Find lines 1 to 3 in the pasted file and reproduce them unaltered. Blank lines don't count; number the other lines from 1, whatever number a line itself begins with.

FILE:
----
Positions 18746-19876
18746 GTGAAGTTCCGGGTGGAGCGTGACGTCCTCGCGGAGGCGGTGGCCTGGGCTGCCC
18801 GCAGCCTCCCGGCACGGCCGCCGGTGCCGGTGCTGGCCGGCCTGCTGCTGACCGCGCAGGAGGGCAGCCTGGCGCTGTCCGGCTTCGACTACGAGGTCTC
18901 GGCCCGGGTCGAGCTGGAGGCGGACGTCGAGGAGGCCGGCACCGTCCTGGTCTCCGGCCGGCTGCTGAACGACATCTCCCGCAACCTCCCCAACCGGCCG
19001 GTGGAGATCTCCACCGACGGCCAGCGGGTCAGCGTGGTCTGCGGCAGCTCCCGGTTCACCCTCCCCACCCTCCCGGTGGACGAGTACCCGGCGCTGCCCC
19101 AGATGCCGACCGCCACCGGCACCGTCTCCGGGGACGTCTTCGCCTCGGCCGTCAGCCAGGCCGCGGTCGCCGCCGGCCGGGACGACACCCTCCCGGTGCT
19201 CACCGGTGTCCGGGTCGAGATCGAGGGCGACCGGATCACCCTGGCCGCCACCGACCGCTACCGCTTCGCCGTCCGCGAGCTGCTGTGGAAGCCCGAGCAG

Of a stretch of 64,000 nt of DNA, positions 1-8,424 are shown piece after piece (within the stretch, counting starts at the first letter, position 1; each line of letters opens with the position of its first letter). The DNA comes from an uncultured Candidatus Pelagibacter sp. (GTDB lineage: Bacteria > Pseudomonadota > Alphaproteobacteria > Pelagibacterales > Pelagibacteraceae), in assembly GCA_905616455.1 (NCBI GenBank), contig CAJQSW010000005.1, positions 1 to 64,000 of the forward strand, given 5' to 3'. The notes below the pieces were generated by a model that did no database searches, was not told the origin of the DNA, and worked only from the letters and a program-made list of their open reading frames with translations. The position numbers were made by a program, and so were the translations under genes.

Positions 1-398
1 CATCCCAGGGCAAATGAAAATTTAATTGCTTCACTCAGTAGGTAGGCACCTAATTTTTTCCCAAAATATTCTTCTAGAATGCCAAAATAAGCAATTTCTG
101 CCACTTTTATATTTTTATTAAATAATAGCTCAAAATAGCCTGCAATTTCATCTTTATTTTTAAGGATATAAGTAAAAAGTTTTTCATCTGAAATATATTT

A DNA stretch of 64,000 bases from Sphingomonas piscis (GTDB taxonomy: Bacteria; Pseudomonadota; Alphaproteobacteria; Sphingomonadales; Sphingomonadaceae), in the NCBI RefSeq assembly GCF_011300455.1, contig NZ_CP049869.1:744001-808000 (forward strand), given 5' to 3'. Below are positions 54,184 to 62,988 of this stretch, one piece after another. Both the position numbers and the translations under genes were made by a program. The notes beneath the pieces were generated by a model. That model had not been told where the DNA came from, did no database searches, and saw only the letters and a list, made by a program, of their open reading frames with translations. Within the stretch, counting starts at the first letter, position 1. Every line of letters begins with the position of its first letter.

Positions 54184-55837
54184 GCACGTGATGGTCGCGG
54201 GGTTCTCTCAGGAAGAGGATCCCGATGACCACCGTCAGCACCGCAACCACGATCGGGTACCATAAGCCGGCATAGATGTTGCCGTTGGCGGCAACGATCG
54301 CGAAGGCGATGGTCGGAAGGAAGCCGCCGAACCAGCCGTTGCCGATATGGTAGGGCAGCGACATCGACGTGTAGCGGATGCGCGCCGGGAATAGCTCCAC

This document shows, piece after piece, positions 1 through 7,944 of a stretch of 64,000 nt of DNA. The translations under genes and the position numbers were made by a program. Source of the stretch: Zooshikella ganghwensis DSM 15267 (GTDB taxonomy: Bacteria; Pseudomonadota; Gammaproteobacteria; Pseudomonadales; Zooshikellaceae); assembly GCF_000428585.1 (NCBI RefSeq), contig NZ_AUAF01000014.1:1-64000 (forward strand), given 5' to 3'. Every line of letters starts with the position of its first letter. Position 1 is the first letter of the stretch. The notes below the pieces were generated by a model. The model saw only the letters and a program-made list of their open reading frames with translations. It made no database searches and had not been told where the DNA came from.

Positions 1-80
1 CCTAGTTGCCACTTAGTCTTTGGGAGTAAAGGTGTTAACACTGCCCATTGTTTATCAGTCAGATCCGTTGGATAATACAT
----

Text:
Positions 18746-19876
18746 GTGAAGTTCCGGGTGGAGCGTGACGTCCTCGCGGAGGCGGTGGCCTGGGCTGCCC
18801 GCAGCCTCCCGGCACGGCCGCCGGTGCCGGTGCTGGCCGGCCTGCTGCTGACCGCGCAGGAGGGCAGCCTGGCGCTGTCCGGCTTCGACTACGAGGTCTC